Gold fell yesterday after a sharp sell-off in the silver market, but still remained within sight of three-week highs, supported by investors seeking perceived havens from the worsening Eurozone debt crisis.
Europe's policy options to avert a Greek debt default appeared to be dwindling, sparking fears of a chain reaction affecting other heavily indebted countries in the 17-nation currency bloc.
The euro rose to one-week highs against the dollar after a report that China was interested in buying "bailout bonds" for Portugal, although ongoing concern about the lasting impact of the crisis pulled the currency down from session highs.
This in turn helped the dollar pare gains and stripped as much as 4 per cent off the silver price, denting gold.
Spot silver fell to a low of $36.30 (Dh133) an ounce before recovering to trade down 2.8 per cent at $36.83, while spot gold was down 0.4 per cent at $1,517.70 an ounce, after hitting $1,532.00 on Wednesday, its strongest since May 4.
"This is a major intraday reversal of some 8 per cent, the potential right now is that we see one step forward and two steps back in silver and I think it can continue," said Commerzbank analyst Eugen Weinberg. "The real problem is the price increase before was overdone and the market was overheated... speculative investors have not yet exited [their positions]," he said, adding: "This is a situation where the tail is wagging the dog."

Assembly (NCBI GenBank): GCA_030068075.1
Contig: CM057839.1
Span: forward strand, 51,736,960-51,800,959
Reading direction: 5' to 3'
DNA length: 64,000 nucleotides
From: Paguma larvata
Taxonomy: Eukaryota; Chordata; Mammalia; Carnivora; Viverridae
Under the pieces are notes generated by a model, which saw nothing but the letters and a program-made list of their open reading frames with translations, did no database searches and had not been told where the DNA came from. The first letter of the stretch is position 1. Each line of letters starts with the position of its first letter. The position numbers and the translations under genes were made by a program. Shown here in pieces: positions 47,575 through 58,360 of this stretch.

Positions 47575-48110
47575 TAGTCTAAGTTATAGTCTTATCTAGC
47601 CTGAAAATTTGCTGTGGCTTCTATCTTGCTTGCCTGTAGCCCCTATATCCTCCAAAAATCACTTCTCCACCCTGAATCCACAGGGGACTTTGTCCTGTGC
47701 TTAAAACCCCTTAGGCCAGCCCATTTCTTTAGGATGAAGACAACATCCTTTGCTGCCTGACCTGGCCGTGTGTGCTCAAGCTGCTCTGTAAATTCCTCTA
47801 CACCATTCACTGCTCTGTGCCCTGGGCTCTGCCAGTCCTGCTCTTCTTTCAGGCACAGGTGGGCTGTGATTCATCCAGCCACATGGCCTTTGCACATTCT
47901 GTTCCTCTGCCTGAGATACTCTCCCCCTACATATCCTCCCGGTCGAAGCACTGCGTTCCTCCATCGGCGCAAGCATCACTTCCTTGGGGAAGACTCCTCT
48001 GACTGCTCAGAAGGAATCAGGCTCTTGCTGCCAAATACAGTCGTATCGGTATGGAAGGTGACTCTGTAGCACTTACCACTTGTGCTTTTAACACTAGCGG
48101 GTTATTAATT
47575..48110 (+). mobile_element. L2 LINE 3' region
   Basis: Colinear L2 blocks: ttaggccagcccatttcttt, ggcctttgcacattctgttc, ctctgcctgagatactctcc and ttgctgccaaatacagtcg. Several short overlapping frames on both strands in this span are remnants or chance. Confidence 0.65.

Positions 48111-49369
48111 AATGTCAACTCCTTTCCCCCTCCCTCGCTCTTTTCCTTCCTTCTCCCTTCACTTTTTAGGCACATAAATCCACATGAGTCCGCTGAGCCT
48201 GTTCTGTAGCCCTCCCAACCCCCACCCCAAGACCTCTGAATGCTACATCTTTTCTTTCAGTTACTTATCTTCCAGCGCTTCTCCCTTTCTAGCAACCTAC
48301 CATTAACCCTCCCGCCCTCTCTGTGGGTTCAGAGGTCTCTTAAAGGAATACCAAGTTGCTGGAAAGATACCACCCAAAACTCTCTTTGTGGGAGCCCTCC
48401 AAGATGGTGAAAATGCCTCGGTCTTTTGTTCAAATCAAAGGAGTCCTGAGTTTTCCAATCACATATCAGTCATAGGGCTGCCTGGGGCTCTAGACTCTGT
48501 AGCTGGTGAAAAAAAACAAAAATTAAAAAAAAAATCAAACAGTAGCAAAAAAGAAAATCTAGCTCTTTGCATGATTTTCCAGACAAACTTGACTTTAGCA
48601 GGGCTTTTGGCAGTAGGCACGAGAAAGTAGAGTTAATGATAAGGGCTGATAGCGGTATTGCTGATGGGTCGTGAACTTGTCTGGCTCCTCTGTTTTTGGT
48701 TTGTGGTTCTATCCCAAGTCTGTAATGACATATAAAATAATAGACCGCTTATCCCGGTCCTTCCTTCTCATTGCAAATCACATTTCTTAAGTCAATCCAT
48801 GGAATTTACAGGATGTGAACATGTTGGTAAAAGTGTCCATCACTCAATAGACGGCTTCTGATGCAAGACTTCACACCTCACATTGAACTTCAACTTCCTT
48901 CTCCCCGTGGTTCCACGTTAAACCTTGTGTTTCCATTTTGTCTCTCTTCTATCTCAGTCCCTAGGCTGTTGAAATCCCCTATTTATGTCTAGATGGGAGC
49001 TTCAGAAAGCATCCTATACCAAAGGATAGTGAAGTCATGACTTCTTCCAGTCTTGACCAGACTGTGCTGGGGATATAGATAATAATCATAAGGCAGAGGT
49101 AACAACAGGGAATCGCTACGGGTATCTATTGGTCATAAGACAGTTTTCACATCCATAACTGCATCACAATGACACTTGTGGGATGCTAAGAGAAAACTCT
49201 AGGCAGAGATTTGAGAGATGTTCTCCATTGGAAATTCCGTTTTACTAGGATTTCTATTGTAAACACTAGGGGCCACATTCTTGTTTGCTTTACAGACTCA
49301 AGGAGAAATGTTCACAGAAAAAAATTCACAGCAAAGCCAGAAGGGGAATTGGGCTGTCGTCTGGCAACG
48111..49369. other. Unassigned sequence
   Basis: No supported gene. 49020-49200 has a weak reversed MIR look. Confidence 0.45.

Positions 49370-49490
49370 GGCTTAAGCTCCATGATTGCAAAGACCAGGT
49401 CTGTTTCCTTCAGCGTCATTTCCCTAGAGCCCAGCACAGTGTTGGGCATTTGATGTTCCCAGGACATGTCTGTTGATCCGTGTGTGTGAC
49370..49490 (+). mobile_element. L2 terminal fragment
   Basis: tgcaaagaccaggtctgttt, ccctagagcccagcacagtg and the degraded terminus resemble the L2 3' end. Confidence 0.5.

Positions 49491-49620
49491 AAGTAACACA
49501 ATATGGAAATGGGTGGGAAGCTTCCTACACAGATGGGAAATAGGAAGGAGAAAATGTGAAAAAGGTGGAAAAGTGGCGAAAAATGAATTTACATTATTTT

Euro-denominated gold slid by about 1 per cent on the day but still held near a record just above €1,088 (Dh5,660) an ounce struck on Wednesday, while dollar-priced gold was expected to maintain more stability. "We are in for a prolonged period of prices treading water and probably stagnating at around $1,500. I wouldn't be looking for as much positive dynamic going on, despite the demand for it as a safe-haven right now being fuelled by the debt crisis," Commerzbank's Weinberg added.
Silver touched a record at $49.51 in late April before falling sharply on a broad sell-off in commodities and after exchange operators in Shanghai and New York raised the amount of money required to trade silver futures.
The CME Group may bring down margins over time once the market volatility eases, Harriet Hunnable, CME managing director for metals products, told Reuters in a phone interview.
CME, operator of the world's leading energy, grain and precious metal markets, hiked trading margins for silver five times over a two-week period up to May 9 by a total of about 84 per cent.
"We still think that concerns about the ability of the EU to manage Greece's sovereign debt problems and potential contagion to other peripheral countries will be supportive for gold," said Natalie Robertson, commodities strategist at ANZ.